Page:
September Crime Round-Up

N. J. Cooper

The Moth Catcher by Ann Cleeves

Published by Macmillan


Black River by Tom Harper

Published by Hodder & Stoughton

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Solomon Creed by Simon Toyne

Published by HarperCollins

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The Drowning Lesson by Jane Shemilt

Published by Penguin

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The Dark Inside by Rod Reynolds

Published by Faber & Faber

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The Ann Cleeves phenomenon is one of the most interesting developments in crime writing of the last few years.  Until she wrote Raven Black, which won the CWA Duncan Lawrie dagger, this author was not well known in the world beyond crime fiction.  Since the television versions of her Vera and Shetland series have been broadcast, her work has at last been brought to the attention of readers, who have loved what she gives them.  She has now achieved wide recognition and great success.  This does not happen to every author whose work is dramatized.  Indeed one highly-regarded crime writer once said that the television version of his novels actually harmed his sales.  Cleeves’s success is particularly interesting because she eschews the graphic violence and high intensity that have been fashionable for some time.  Her victims are ordinary people, whose misfortune has brought them to the attention of other relatively ordinary people, who have something to hide or something to fear.

In The Moth Catcher DI Vera Stanhope and her team are investigating the deaths of two men found near a big house in Northumberland.  One body is that of the house-sitter employed by the absent owners; the other, a troubled, geekish man working for a small local charity.  Before the police can catch their killer, someone else is murdered and suspicion falls on several members of the small local society.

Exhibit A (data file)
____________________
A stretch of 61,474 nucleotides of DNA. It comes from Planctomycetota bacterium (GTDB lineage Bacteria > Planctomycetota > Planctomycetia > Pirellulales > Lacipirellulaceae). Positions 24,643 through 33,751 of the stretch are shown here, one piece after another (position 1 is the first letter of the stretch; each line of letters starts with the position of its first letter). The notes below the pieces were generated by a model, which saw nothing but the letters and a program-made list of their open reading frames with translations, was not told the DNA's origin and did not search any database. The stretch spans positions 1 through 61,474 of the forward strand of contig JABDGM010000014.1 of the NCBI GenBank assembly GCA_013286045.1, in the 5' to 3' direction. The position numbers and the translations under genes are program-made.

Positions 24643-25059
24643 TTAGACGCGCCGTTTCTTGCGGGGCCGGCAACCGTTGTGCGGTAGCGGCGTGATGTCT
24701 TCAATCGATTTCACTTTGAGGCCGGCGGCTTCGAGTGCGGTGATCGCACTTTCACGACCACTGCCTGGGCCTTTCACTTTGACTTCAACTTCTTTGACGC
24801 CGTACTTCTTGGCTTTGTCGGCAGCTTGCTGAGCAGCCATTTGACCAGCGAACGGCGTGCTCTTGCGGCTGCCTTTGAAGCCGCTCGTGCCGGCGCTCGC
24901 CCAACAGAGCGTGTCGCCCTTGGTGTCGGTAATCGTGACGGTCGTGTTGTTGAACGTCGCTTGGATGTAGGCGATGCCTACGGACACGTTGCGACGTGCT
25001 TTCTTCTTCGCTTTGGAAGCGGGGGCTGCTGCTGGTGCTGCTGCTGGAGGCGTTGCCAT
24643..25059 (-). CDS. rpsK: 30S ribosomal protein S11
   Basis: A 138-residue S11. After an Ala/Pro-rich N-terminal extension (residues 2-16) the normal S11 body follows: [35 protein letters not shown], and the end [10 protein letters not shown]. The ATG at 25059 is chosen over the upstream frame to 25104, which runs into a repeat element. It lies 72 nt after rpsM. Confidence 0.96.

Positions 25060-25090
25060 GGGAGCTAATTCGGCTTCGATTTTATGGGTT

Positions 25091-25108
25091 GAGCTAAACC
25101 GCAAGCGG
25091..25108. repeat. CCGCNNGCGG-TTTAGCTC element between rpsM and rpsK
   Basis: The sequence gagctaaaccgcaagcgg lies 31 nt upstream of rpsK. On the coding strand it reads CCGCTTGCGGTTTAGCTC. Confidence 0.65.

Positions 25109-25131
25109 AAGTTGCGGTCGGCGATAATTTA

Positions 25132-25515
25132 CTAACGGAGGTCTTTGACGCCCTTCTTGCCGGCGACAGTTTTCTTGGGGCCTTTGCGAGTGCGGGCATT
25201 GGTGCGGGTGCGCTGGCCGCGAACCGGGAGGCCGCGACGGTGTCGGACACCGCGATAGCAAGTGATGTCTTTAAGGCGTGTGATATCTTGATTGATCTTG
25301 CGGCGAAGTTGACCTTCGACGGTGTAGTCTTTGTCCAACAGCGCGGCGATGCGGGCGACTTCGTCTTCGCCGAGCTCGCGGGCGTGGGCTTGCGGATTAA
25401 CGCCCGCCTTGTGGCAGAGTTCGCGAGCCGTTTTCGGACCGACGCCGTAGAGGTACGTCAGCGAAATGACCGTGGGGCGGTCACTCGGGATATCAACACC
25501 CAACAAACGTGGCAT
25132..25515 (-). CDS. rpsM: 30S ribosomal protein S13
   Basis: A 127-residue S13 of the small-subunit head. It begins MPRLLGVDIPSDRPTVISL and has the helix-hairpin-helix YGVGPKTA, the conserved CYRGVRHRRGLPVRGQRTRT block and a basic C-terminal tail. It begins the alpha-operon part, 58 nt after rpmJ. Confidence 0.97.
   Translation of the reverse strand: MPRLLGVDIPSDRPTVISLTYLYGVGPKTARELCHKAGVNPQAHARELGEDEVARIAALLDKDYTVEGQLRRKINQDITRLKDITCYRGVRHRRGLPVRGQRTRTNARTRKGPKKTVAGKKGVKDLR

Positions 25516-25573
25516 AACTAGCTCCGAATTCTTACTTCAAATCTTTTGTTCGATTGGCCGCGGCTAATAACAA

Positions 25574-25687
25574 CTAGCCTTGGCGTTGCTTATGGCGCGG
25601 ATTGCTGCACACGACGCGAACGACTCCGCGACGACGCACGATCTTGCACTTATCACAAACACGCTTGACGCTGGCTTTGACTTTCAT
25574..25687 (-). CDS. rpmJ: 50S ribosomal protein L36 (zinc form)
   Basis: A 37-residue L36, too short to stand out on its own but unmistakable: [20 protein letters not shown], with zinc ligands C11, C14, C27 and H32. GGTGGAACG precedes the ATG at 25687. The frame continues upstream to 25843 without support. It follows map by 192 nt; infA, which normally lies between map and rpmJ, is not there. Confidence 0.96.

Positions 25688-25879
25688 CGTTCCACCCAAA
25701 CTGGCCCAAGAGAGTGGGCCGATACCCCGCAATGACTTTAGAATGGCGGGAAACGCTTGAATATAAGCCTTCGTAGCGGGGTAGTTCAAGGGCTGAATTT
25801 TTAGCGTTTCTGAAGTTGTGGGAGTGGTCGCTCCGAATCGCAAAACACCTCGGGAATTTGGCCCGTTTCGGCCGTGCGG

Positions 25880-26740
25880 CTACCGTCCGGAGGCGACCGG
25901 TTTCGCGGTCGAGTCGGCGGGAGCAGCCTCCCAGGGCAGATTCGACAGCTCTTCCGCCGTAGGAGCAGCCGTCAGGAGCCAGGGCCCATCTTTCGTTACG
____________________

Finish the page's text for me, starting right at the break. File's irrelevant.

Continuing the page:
Cleeves’s writing has nothing flashy about it, and her engaging characters’ emotions are uncomplicated.  ‘Vera leaned forward with her elbows on her knees.  She thought this was as happy as she got, digging around into the background of her subjects.’  Towards the end of the novel, Vera watches one woman hugging another: ‘It occurred to her...that she’d have nobody to comfort her in a tragedy. She thought it was probably simpler that way, and besides she’d never been able to cope with sympathy.’

Ann Cleeves’s quiet investigations of quiet but violently disrupted lives in the north east of England offer readers a pleasure that has nothing to do with the escapism provided by either cosy village mysteries or glittering, blood-dripping melodrama.  She deals honestly with the effects of deprivation, family dysfunction, and the human need for justice in the face of ill treatment.  She has filled an important gap in the kinds of crime fiction that are promoted by publishers.